Deakin University
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Differences in on-ground and aloft conditions explain seasonally different migration paths in Demoiselle crane

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posted on 2022-01-01, 00:00 authored by Batbayar Galtbalt, Nyambayar Batbayar, Tuvshintugs Sukhbaatar, Bernd Vorneweg, Georg Heine, Uschi Müller, Martin Wikelski, Marcel KlaassenMarcel Klaassen
Background: Although some migratory birds may take different routes during their outbound and inbound migration, the factors causing these differential migrations to and from the breeding grounds, have rarely been investigated.In Northeast Asia, Demoiselle crane (Anthropoides virgo) performs one of the most extreme “loop” migrations known to date. During outbound migration, they cross the Himalayas to non-breeding sites in northwest India. Contrastingly, during inbound migration to the breeding grounds, they fly around the western end of the Himalayas. We hypothesise that differences in prevailing environmental conditions aloft and/or on-ground during both seasonal migrations are at the core of this phenomenon.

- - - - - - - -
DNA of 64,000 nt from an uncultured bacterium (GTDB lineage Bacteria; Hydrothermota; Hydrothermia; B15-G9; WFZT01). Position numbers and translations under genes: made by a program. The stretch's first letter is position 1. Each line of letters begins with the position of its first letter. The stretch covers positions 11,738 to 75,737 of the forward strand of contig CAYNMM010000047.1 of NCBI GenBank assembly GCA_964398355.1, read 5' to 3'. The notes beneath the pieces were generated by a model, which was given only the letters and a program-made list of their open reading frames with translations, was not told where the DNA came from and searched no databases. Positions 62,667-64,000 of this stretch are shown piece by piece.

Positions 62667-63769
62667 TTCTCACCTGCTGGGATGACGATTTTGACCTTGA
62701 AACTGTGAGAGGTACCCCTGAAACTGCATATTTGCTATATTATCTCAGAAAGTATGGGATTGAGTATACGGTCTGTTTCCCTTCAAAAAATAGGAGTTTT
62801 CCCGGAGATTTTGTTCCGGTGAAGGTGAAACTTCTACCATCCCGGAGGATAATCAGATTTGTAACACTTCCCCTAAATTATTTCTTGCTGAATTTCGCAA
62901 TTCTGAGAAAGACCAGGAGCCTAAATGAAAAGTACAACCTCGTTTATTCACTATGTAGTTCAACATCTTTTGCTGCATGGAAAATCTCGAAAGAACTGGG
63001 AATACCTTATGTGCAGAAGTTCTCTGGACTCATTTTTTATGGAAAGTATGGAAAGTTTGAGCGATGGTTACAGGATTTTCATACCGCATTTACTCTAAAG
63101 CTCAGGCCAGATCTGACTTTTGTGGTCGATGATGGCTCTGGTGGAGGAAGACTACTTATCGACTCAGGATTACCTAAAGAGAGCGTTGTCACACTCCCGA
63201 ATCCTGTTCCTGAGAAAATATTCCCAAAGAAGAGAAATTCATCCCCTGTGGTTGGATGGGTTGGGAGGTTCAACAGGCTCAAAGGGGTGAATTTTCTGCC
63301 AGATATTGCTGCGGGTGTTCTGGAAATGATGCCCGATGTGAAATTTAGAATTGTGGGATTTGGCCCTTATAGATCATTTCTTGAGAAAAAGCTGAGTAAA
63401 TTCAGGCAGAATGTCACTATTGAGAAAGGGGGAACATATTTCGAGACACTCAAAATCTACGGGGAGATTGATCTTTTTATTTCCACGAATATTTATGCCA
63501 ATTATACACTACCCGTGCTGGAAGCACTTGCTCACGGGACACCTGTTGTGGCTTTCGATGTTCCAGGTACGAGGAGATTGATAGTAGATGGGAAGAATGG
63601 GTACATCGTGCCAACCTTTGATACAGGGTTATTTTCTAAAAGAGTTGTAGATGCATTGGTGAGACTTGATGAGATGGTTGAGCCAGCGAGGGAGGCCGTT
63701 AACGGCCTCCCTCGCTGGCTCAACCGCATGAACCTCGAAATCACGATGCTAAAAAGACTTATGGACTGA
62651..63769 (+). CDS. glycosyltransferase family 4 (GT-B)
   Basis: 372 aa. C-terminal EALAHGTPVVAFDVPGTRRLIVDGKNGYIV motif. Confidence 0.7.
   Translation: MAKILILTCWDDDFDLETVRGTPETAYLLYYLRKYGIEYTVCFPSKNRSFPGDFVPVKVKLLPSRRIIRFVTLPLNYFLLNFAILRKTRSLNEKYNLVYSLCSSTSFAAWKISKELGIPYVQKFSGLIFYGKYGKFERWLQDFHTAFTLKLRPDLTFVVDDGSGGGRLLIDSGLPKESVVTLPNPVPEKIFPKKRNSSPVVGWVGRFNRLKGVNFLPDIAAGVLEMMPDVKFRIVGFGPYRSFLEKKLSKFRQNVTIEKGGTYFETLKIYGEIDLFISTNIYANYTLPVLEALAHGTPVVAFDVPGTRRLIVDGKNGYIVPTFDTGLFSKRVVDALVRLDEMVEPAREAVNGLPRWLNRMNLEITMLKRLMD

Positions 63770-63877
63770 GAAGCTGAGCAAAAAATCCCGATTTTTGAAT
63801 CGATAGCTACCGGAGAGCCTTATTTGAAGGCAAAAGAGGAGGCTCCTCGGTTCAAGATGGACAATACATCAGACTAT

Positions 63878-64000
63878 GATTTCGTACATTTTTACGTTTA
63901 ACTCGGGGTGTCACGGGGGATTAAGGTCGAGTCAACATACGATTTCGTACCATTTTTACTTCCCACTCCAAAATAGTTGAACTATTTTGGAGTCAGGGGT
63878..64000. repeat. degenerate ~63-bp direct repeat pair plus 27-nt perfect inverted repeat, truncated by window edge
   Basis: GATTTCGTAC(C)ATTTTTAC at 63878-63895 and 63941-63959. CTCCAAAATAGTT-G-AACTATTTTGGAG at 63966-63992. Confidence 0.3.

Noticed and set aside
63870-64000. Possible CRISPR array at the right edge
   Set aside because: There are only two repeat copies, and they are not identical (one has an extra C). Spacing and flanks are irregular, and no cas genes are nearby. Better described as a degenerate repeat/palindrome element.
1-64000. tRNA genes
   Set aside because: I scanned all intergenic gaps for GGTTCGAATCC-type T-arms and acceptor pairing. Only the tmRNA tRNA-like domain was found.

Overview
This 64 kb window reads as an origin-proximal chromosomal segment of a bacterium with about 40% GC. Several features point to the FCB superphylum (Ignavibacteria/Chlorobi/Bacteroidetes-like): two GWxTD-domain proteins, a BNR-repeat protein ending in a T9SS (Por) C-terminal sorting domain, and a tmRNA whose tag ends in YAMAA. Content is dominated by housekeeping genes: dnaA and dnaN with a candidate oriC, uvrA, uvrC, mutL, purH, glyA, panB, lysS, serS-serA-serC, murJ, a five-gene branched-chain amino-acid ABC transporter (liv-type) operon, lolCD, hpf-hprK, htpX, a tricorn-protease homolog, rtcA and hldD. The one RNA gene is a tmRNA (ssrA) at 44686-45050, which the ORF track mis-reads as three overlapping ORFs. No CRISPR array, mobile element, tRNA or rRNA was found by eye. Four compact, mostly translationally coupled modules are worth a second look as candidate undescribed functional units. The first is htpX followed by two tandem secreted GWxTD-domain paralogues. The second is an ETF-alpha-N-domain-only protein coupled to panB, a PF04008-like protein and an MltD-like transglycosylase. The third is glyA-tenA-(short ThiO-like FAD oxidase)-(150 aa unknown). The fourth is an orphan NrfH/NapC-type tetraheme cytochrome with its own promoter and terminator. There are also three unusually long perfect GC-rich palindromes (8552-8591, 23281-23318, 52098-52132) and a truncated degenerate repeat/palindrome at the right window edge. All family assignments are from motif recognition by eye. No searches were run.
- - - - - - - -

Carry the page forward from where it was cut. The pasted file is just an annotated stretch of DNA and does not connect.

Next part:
Methods: Based on the tracking data of 16 individuals of tagged Demoiselle crane, we compared conditions during
actual migration with those of simulated “reverse” migration (i.e. by adding 180 degrees to the flight direction and adding and subtracting half a year to the timestamps of outbound and inbound migration, respectively).
Results: The comparison of actual and simulated “reverse” migration indicated that cranes would have encountered
poorer aloft (wind support and thermal uplift) and on-ground conditions (temperature) if they had migrated in a
reverse outbound migration and poorer on-ground conditions (Normalised Difference Vegetation Indexes [NDVI]) if they had migrated in a reverse inbound direction.
Conclusions: Our analyses suggest that both on-ground and aloft conditions play a key role in explaining Demoiselle cranes’ loop migration, during the periods that they chose to use these alternative routes. Knowledge on the determinants of (differential) migration routes allow predicting migration decisions and may be critical in mitigating global change effects on animal migrations.



Movement Ecology



Article number



1 - 11


BioMed Central


London, Eng.





Publication classification

C1 Refereed article in a scholarly journal